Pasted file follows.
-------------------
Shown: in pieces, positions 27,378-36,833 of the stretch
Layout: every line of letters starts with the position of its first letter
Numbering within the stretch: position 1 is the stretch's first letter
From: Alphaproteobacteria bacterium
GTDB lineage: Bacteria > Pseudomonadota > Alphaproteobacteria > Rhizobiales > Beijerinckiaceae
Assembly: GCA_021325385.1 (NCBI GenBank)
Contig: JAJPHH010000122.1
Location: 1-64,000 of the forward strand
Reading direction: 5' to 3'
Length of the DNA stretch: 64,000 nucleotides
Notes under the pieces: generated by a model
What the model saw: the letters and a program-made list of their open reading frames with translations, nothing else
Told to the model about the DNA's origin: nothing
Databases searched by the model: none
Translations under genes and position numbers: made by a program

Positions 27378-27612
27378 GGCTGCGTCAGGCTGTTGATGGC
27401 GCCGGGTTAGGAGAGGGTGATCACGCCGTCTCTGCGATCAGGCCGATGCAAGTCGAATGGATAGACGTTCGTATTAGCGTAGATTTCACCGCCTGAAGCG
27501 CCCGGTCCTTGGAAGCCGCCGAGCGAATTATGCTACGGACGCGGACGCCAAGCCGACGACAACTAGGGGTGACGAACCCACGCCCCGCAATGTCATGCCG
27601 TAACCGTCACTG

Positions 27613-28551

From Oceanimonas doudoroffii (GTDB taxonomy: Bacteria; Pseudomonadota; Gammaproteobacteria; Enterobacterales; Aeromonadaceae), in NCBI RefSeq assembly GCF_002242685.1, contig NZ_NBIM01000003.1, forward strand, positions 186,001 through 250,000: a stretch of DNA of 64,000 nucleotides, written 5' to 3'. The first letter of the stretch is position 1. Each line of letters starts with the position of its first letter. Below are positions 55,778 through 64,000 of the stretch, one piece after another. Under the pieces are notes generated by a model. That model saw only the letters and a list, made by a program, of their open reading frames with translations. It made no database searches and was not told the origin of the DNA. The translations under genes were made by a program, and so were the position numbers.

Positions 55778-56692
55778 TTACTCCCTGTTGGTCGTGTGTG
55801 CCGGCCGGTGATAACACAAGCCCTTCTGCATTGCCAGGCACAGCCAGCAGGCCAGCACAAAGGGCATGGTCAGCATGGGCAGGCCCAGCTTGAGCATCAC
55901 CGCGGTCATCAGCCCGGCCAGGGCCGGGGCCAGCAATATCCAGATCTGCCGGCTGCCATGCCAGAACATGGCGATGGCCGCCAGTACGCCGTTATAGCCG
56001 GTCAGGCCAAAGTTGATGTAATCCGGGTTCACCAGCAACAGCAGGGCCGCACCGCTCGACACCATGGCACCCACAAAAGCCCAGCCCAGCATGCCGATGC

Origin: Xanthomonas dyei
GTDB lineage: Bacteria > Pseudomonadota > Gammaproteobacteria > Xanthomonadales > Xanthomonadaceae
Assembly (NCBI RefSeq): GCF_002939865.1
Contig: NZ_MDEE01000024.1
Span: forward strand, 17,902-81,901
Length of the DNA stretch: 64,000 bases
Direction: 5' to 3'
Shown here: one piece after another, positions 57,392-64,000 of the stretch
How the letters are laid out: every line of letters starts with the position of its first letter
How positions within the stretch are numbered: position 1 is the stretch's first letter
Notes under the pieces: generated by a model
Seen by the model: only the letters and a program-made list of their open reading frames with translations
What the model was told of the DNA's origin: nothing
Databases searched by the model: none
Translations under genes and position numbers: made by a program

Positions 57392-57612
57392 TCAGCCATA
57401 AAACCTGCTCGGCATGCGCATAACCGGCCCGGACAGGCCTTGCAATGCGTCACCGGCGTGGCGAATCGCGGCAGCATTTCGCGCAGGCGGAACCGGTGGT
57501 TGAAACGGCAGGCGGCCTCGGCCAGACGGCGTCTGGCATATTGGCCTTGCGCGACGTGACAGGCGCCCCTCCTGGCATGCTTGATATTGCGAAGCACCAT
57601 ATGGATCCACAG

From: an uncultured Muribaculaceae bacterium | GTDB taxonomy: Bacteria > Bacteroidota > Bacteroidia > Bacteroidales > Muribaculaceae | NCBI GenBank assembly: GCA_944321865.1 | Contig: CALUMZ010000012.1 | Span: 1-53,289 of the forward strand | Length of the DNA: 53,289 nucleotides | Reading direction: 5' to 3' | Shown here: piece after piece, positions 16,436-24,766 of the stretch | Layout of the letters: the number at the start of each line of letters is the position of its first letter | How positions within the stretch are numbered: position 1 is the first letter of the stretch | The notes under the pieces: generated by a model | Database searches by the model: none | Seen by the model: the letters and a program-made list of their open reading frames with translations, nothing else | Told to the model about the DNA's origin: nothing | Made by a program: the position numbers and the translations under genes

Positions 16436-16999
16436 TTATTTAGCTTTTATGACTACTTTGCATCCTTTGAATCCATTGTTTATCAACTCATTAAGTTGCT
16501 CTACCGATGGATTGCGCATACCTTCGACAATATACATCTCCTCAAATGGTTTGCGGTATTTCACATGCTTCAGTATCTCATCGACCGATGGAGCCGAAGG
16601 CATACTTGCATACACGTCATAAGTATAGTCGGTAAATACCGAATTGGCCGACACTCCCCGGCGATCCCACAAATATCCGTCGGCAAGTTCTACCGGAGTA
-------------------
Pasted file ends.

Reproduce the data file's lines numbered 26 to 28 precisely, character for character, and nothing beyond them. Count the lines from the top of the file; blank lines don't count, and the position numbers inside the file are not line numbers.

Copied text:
55901 CGCGGTCATCAGCCCGGCCAGGGCCGGGGCCAGCAATATCCAGATCTGCCGGCTGCCATGCCAGAACATGGCGATGGCCGCCAGTACGCCGTTATAGCCG
56001 GTCAGGCCAAAGTTGATGTAATCCGGGTTCACCAGCAACAGCAGGGCCGCACCGCTCGACACCATGGCACCCACAAAAGCCCAGCCCAGCATGCCGATGC

Origin: Xanthomonas dyei